Child’s play: how the games young children play can have a negative impact on gender relations

children's games gender relations

When I was just five, a boy in my class at school called Jamie decided, quite suddenly, that he was going to make it his year’s mission to ‘kill me’. It was sort of a game and it sort of wasn’t. We definitely weren’t friends and we were quite different children. Jamie’s decision was a bit unexpected to tell the truth, and I wasn’t quite sure what to make of it. Nevertheless, at first, I wasn’t too scared.

The game/narrative drew in many of the girls and boys in my year, with the girls all rallying around me and the boys all supporting Jamie in his quest. Jamie’s idea of ‘killing’ me mostly involved him using all the lung power he could muster to yell ‘I’m going to kill you’ till he was red in the face. Occasionally, some lunchtimes would be spent with me running around the playground (usually with a couple of other girls), being chased by Jamie and some of his compatriots. On slightly more physical occasions Jamie would push me over, thwack me round the head or pick me up and carry me off as far as he could (I was quite a bit smaller than him). What probably distressed me the most was when he would throw his buttery crusts onto my chair at lunchtime, and I definitely remember thinking that that was the most sinister part of his plan to kill me. 

After a while, I grew fed up of the game, and just wanted to eat my lunch and break-time snacks in peace. When Jamie wouldn’t stop, I started to become anxious that maybe he really did want to kill me. Panicked, I told my mum, who then told my form teacher. My teacher, a stern but fair woman of whom I was in awe, resolved the situation remarkably quickly by asking Jamie whether he would like it if someone wanted to kill him. Deciding, on reflection, that he wouldn’t like it at all, Jamie immediately desisted from his murderous machinations.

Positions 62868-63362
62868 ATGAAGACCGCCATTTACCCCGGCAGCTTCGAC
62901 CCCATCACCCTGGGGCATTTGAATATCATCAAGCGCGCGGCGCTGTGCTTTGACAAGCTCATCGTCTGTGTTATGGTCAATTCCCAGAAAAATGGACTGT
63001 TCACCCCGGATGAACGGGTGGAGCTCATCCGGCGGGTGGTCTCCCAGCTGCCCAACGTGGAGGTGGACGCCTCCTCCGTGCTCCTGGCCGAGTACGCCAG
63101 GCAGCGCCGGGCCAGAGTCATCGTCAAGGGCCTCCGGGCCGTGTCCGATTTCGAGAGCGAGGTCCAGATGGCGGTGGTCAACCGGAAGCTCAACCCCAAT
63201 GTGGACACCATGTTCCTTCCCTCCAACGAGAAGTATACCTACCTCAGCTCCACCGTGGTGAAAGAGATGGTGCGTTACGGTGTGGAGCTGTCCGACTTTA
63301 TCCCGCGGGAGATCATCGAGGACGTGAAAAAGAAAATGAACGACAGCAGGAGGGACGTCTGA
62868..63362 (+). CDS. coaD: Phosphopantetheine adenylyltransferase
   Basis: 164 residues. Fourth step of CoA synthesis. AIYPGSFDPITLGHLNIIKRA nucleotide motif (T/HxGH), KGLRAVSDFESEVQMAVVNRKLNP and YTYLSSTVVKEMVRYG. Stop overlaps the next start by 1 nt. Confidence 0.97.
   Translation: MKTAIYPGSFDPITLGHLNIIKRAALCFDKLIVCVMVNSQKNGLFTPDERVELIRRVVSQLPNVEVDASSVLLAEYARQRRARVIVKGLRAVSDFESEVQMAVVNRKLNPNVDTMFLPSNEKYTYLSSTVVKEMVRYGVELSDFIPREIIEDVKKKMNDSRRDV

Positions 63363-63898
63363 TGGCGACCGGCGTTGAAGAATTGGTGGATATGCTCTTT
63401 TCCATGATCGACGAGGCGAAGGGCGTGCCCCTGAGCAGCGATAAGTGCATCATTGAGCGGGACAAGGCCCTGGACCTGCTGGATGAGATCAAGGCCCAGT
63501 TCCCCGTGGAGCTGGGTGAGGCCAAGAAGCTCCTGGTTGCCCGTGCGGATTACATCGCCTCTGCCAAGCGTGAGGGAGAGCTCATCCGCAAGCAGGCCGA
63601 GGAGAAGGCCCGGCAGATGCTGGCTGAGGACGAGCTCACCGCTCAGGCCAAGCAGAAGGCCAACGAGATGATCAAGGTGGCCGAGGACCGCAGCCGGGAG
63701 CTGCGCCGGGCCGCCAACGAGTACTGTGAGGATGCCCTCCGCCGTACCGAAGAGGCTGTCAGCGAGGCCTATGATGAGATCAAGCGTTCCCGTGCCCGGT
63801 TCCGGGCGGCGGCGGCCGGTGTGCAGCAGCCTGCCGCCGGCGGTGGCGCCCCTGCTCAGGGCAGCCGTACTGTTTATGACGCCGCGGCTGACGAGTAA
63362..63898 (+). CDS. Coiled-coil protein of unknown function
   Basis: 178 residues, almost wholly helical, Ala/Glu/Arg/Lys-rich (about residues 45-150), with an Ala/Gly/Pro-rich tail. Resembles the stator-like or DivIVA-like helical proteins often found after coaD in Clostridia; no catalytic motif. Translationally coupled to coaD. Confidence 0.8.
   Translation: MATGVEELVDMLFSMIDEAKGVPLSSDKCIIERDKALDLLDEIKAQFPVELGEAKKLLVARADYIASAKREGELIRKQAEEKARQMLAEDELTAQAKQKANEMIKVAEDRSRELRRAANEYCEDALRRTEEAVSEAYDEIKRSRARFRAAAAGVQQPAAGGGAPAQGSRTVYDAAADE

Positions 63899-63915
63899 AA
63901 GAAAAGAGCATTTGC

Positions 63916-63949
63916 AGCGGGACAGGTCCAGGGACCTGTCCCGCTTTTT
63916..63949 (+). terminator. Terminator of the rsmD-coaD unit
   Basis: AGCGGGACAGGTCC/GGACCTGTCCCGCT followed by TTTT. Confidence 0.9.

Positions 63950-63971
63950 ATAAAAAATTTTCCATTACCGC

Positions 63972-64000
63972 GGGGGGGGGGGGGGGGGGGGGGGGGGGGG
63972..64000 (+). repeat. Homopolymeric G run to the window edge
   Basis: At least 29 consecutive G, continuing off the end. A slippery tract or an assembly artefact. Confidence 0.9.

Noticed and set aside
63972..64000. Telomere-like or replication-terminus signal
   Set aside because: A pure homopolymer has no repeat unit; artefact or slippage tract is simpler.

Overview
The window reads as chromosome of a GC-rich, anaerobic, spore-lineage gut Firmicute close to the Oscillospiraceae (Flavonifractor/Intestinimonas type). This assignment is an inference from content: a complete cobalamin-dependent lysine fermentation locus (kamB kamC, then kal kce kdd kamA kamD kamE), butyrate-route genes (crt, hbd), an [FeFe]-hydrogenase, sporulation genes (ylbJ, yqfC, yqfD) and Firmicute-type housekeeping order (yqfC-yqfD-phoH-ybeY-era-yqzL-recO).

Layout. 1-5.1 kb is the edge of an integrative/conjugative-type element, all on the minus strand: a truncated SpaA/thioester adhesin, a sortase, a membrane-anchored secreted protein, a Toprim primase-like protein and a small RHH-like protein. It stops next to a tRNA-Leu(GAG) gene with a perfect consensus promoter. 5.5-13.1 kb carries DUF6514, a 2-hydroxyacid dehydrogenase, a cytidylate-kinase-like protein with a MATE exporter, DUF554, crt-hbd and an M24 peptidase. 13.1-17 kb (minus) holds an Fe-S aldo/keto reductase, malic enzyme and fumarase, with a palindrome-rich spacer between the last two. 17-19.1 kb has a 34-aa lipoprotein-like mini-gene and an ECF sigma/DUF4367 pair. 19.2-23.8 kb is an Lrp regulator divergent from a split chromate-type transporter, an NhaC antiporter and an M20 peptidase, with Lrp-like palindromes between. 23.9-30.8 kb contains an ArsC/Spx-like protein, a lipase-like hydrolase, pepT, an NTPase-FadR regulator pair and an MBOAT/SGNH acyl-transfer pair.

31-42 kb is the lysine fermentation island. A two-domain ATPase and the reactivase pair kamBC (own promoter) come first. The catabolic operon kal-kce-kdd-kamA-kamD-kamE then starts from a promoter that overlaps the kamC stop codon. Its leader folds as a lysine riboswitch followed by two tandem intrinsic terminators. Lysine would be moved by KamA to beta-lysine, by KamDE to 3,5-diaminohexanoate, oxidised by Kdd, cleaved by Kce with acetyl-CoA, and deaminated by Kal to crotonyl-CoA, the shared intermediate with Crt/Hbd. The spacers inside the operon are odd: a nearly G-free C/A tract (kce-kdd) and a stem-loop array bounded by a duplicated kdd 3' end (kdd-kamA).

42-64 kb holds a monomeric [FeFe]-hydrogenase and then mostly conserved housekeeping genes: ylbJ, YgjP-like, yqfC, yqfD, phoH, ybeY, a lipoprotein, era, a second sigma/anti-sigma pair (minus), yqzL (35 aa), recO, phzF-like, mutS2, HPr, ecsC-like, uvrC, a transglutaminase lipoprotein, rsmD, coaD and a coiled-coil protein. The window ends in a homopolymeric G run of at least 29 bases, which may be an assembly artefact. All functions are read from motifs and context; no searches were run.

This is genuinely quite an amusing anecdote from my childhood, but I do think there is something more sinister to this than meets the eye. Although Jamie was realistically not going to kill me, the use of such violent language from such a young child towards another should be concerning. And what should also be concerning is that we as young children were playing out narratives of male violence towards women in our playground. Was this because we had picked something up from the society in which we lived? I think so. Young children cannot fail to absorb what they see around them. And while it might start off as child’s play, that kind of behaviour has the potential to become a dangerous adult reality. I never knew why Jamie picked me as his target, but I was the smallest girl in class at an age where there is very little difference in size and height between boys and girls. Did my size make him feel powerful? Did he think that to dominate and dwarf was what it meant to be male? 

I guess we’ll never know. While not every child’s game features killing as an integral part, there are still plenty that have a negative influence on adult gender relations. Consider these:

Games that reinforce gender stereotypes

Mummies and daddies is perhaps one of the most commonly played games by young children. It’s actually a very creative game and often takes lots of forms. I remember that when I was little we’d use the climbing frame as a ‘house’ and use the space at the side of the slide as our door.